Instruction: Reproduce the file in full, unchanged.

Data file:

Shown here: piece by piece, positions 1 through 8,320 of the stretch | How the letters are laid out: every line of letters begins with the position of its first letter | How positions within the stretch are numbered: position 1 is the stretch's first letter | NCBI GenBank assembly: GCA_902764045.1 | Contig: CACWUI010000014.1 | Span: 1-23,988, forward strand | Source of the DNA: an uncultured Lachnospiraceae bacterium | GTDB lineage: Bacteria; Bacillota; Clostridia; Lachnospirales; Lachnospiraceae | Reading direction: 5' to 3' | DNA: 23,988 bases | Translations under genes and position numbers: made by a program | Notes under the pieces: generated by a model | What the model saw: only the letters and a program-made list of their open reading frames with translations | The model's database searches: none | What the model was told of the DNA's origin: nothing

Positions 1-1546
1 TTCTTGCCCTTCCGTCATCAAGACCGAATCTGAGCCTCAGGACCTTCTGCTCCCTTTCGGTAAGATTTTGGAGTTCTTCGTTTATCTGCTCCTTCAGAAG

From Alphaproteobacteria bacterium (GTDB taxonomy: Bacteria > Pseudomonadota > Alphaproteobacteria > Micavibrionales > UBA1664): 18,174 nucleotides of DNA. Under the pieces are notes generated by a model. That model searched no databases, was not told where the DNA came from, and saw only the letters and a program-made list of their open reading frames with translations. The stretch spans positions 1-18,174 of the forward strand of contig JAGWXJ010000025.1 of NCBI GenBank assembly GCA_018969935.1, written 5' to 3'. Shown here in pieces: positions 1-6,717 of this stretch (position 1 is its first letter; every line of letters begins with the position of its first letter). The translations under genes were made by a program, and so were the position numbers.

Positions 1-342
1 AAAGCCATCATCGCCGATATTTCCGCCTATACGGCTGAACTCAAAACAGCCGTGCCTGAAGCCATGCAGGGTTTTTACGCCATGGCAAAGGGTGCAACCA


Shown here: piece by piece, positions 1 through 8,320 of the stretch | How the letters are laid out: every line of letters begins with the position of its first letter | How positions within the stretch are numbered: position 1 is the stretch's first letter | NCBI GenBank assembly: GCA_902764045.1 | Contig: CACWUI010000014.1 | Span: 1-23,988, forward strand | Source of the DNA: an uncultured Lachnospiraceae bacterium | GTDB lineage: Bacteria; Bacillota; Clostridia; Lachnospirales; Lachnospiraceae | Reading direction: 5' to 3' | DNA: 23,988 bases | Translations under genes and position numbers: made by a program | Notes under the pieces: generated by a model | What the model saw: only the letters and a program-made list of their open reading frames with translations | The model's database searches: none | What the model was told of the DNA's origin: nothing

Positions 1-1546
1 TTCTTGCCCTTCCGTCATCAAGACCGAATCTGAGCCTCAGGACCTTCTGCTCCCTTTCGGTAAGATTTTGGAGTTCTTCGTTTATCTGCTCCTTCAGAAG

From Alphaproteobacteria bacterium (GTDB taxonomy: Bacteria > Pseudomonadota > Alphaproteobacteria > Micavibrionales > UBA1664): 18,174 nucleotides of DNA. Under the pieces are notes generated by a model. That model searched no databases, was not told where the DNA came from, and saw only the letters and a program-made list of their open reading frames with translations. The stretch spans positions 1-18,174 of the forward strand of contig JAGWXJ010000025.1 of NCBI GenBank assembly GCA_018969935.1, written 5' to 3'. Shown here in pieces: positions 1-6,717 of this stretch (position 1 is its first letter; every line of letters begins with the position of its first letter). The translations under genes were made by a program, and so were the position numbers.

Positions 1-342
1 AAAGCCATCATCGCCGATATTTCCGCCTATACGGCTGAACTCAAAACAGCCGTGCCTGAAGCCATGCAGGGTTTTTACGCCATGGCAAAGGGTGCAACCA